“We also need a few months to develop a scorecard for our finances and to get council and staff trained in what we are doing,” said Burton. “I’m excited because I think this provides a real opportunity to engage our entire staff and council in working toward getting our office back in the black and moving forward.”

One-hundred percent of Greene County residents can benefit from the economically sound advice and unbiased, research-based information and education available from University of Missouri Extension programs in Greene County. Specialists with MU Extension offer educational programs that make lifelong learning fun and help people help themselves. More information is available at http://extension.missouri.edu/greene or by calling the MU Extension office in Greene County at (417) 881-8909.

Wednesday, April 22, 2015

Does Greene County Extension Still Support 4-H?

Submitted Question: “I note you included 4-H youth in your fundraising emails and materials as an area that extension helps. I have been told that the Greene County Extension does not help the 4-H youth any more.  What areas does the Greene County Extension help the 4-H youth?” -- Greene County 4-H parent

Answered by David Burton, Greene County Extension county program director

We don't have a 4-H specialist headquartered in Greene County anymore but the local office and council does a lot to fund and support 4-H as an official Greene County Extension program. In other words, the local council still provides serious support for 4-H programming. Every county 4-H program needs a sponsoring extension council to exist. Since this question has been asked, it reminds me that I need to remind 4-H families about what the local extension council and office is doing in support of Greene County 4-H.

Examples of 4-H things the local office funded in 2014:
4-H postage for local requests.
Free Storage for 4-H supplies.
Staff position to manage 4-H enrollment fees.
Mileage for all 4-H specialist travel in Greene County (nearly $1000 last year).
Council oversight of club audits and finances required by law.
Local council voted, supported and provided in kind support for two 4-H interns last summer and fall that worked with Greene County 4-H clubs and at the fair. We are doing the same thing this coming summer and fall and those internships are through the Greene County office.
Council and staff are currently working to build a 4-H endowment.
I wrote a grant to fund a Greene County 4-H educator in the county who would work with existing clubs and help establish new clubs. We are on round two of the grant and the local office would fund all overhead for that position.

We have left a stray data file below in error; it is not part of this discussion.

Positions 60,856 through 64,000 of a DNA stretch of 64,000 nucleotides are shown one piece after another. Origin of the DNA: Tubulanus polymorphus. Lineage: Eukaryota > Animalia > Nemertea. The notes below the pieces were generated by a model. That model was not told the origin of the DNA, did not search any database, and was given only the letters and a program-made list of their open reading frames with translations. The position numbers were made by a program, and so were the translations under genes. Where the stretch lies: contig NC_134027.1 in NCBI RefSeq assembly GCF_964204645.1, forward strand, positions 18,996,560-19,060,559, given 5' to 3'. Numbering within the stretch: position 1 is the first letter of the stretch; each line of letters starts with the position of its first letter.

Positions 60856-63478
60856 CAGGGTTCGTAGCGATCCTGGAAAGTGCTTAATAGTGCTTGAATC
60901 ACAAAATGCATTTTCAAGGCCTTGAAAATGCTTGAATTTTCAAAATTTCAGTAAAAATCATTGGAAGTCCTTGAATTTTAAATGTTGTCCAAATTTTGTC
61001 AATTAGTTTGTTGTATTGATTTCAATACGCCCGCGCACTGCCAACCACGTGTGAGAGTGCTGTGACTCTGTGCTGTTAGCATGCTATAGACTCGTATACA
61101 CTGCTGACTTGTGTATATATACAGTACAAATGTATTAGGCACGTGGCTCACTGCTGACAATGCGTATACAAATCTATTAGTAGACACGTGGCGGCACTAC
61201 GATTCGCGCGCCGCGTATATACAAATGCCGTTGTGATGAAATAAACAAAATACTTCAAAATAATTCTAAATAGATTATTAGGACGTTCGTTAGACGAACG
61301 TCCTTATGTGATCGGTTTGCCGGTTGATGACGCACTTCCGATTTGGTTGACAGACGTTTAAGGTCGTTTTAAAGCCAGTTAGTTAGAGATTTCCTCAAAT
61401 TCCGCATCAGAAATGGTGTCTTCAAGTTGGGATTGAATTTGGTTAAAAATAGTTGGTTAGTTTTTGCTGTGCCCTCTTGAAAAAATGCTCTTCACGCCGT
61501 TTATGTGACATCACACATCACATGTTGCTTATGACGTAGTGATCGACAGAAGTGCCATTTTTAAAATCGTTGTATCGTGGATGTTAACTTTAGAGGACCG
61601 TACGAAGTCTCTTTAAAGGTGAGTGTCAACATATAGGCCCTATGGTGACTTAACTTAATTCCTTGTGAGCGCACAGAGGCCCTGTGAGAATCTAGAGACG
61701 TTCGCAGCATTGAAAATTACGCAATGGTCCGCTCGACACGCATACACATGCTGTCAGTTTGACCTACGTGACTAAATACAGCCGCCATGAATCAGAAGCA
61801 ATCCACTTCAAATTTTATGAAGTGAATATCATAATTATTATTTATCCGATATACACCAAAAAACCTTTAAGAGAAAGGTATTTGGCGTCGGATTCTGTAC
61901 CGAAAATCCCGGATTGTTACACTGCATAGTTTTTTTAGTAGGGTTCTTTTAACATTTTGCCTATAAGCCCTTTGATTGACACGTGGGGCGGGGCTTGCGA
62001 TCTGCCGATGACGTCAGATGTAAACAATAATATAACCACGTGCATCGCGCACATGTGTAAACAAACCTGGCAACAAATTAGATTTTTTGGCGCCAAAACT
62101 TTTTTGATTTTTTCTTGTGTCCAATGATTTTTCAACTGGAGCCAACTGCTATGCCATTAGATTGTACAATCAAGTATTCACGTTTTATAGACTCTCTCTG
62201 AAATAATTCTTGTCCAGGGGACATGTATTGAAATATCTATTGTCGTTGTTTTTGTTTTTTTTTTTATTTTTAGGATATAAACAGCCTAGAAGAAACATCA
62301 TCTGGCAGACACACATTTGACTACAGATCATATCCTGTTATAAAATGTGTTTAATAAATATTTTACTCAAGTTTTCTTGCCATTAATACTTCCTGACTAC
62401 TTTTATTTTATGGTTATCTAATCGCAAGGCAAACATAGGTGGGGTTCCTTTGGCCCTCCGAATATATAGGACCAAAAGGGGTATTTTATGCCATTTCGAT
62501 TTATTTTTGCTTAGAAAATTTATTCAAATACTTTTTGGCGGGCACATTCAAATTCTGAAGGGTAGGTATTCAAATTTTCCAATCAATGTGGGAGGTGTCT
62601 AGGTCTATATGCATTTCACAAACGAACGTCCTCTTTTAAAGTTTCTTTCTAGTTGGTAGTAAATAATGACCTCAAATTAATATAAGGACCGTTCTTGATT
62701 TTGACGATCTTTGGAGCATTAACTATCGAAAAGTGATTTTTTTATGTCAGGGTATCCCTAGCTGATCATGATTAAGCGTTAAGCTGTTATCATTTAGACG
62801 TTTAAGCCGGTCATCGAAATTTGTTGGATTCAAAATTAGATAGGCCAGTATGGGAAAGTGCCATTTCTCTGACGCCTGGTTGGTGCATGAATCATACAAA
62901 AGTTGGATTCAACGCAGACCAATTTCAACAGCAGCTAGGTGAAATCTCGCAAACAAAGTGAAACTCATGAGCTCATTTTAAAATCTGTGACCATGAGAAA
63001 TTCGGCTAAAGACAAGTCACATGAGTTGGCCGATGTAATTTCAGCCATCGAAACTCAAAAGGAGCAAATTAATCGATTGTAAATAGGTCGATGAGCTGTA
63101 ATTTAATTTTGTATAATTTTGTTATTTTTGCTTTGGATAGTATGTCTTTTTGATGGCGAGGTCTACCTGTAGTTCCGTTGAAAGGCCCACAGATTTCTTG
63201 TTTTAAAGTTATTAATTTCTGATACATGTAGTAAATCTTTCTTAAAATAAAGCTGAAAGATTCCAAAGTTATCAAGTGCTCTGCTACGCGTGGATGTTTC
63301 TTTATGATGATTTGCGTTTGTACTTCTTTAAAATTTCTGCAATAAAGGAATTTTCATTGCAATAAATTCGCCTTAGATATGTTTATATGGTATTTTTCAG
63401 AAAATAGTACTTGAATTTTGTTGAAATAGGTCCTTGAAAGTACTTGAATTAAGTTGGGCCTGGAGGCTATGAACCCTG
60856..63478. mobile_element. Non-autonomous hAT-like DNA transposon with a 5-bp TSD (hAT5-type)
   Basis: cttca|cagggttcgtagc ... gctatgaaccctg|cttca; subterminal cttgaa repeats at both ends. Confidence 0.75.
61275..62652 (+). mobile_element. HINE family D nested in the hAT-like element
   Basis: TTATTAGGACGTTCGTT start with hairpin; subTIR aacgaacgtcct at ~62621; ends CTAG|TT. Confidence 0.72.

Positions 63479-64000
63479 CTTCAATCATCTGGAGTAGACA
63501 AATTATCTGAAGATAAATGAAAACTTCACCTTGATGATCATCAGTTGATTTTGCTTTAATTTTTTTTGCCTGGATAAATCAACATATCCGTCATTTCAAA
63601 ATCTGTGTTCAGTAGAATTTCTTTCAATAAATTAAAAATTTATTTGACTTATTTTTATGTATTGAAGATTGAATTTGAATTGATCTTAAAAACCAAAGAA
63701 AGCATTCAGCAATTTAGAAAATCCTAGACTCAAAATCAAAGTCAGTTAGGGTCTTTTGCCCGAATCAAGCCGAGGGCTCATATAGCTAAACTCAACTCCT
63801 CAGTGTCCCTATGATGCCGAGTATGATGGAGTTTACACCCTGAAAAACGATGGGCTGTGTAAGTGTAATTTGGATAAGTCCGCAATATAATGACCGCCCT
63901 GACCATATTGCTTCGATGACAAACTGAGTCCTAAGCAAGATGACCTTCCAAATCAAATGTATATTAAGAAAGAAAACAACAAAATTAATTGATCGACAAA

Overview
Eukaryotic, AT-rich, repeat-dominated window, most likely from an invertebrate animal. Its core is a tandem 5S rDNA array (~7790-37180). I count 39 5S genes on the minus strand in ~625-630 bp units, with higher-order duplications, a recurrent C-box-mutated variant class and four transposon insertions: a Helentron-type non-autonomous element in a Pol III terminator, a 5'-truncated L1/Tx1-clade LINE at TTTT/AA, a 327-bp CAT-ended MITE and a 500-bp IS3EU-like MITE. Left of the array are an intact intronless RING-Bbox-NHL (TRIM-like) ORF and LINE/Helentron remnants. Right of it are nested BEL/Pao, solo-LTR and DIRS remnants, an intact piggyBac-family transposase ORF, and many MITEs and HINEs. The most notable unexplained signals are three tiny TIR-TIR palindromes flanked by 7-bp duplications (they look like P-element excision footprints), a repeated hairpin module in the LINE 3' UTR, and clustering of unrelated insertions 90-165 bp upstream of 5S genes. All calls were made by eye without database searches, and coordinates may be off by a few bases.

I am also implementing The Great Game of Business in our local office as an operating model with the goal to generate revenue above our operating costs so we can move toward funding a 4-H position. That is our priority. The last four years we have operated in the red despite having a fundraising campaign. Five years ago we finished the year $45,000 in the red. Last year we were just $6,000 in the read but our reserve funds are nearly gone.
Media and marketing in support of 4-H programs and fundraisers which gets an audience to local events, like the pie supper, which allows the foundation to fund 4-H projects. This also includes media support for 4-H programs like the Dairy Cow Camp, summer camp and others. The staff and tools needed for the regional news service are all supported out of the Greene County Extension Center.
Some office and administrative support for the 4-H Foundation.

I suspect there are a few other things too but this was off the top of my head.

Individuals who want to donate to Greene County Extension’s “Give Ozarks” campaign but do not want to give online May 5 need to get their checks to the Greene County Extension Center, 2400 S. Scenic, Springfield, Mo. 65807, by April 24. This will make it possible for the checks to count toward the Give Ozarks totals. Since 1914, Greene County residents have sought help from Extension in areas related to agriculture, gardening, 4-H youth, nutrition, families, business and community development. Your monetary gifts will help make it possible for these community educational efforts to continue.

Please make a donation from midnight to midnight on May 5 at www.giveozarks.org/2015/greene-county-extension in support of Greene County Extension 4-H youth, horticulture, master naturalists, master gardener, human development, nutrition and agricultural educational programs that will take place in the county this year. Our goal for the Give Ozarks campaign is $10,000. Every online donation we can get will move us closer to the goal and give our organization an opportunity to earn some of the incentive dollars being shared by the Community Foundation of the Ozarks.

Making a secure donation is simple. On May 5, donors can log onto www.giveozarks.org/2015/greene-county-extension to complete a basic credit-card donation. All donations are tax deductible to the fullest extent allowed by the IRS. Whether you give or not, please share this information with your friends and coworkers!